Jane McGonigal, in Reality is Broken, notes that among well-designed games there is always some sort of quest.
A quest is a journey to accomplish a task. Completing the quest often provides the participant, in this case the gamer, with a sense of satisfaction. And the more epic the quest, the more satisfying the accomplishment. The game design typically impacts the motivation of the person playing, and most of the better designed games inspire intrinsic motivation on the part of the gamer.
The other day, @alexragone tweeted:
@brainbits @fredbartels Just got to the player investment design lead in #realityisbroken How can we design OPuS courses with this in mind?
OPuS is the Online Progressive unSchool being developed by Fred, and he describes it as:
an education environment in which learners work together to discover and develop what Ken Robinson calls their element, or what many of us call, their passion.
OPuS supports communities of practice in which teachers and students with shared interests collaborate to develop mastery of their chosen element, and as part of that process, work to make the world a better place.
Additional information about OPuS is available in this Prezi. (By the way, Fred replied to Alex that OPuS is Communities of Practice, not courses.)
Alex’s tweet got me thinking about Fred’s description, and how it meshes with much of what Jane McGonigal describes as being the important factors in game design. The “player investment design lead” refers to a job description at the game designer Bungie, of Halo fame. The person in this position
directs a group of designers responsible for founding a robust and rewarding investment path, supported by consistent, rich and secure incentives that drive player behavior toward having fun and investing in their characters and then validates those systems through intense simulation, testing and iteration. (page 244)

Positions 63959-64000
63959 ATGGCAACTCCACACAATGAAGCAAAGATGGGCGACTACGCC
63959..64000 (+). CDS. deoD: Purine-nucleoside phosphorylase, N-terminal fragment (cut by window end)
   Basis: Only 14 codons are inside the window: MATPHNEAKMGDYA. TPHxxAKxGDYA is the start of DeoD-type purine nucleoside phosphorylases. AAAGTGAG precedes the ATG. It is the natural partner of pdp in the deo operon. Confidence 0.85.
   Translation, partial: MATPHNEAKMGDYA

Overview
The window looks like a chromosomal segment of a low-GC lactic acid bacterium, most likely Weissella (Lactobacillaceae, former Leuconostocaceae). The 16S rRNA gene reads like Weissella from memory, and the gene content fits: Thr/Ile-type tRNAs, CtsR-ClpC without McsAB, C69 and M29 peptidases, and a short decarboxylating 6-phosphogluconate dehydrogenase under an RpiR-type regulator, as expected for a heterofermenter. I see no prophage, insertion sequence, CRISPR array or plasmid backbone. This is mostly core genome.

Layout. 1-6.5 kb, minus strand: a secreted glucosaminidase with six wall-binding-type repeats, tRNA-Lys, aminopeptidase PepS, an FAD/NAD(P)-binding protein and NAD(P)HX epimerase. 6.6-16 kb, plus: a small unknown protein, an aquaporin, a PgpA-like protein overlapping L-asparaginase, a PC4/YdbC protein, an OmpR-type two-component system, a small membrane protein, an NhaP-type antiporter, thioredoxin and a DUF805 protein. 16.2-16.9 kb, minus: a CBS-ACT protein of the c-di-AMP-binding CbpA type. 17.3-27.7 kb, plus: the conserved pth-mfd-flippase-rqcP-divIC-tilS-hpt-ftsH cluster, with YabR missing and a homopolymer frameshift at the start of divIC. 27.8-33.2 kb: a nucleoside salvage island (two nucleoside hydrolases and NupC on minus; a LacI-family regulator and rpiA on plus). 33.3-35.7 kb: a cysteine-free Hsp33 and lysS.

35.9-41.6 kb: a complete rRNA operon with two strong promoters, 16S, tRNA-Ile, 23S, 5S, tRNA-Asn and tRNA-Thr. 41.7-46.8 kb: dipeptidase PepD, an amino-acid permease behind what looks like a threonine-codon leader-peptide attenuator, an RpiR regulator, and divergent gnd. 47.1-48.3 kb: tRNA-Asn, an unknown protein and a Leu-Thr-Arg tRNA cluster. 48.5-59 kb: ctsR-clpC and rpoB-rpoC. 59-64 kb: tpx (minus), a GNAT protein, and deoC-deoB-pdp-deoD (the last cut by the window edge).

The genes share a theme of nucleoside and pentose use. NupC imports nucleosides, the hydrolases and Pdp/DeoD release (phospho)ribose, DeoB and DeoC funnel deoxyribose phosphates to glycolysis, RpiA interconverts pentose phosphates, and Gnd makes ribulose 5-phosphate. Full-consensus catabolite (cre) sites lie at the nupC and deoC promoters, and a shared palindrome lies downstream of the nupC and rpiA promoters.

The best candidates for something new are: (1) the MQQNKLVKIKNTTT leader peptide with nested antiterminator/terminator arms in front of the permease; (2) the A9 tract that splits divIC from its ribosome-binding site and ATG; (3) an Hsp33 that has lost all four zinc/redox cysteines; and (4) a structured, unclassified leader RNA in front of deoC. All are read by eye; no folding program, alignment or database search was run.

McGonigal concludes that, based upon the job description above, the goal is to design a game in such a way that “participants should be able to explore and impact a ‘world’, or shared social space that features both content and interactive opportunities.” She then notes the additional characteristics of such a game:
- participants will be able to create and develop a unique identity
- participants will see the bigger picture
- the only reward is participation in good faith
- the emphasis is on making the content and experience intrinsically rewarding
Hmm, a well designed community of practice has a guide to steer the process. The members of the community are self-selecting participants because they share an interest in a particular passion and know that by participating they will enhance both their own and everyone else’s understanding of the topic. The participation happens individually and collaboratively, in physical spaces and interactive virtual social spaces. And the quest to learn is its own reward.
In another tweet, @alexragone wrote:
More on definition of student engagement: https://secure.wikimedia.org/wikipedia/en/wiki/Student_engagement#Indicators#isedchat
Sounds to me like a well-designed game and a community of practice share many of the traits that encourage student engagement.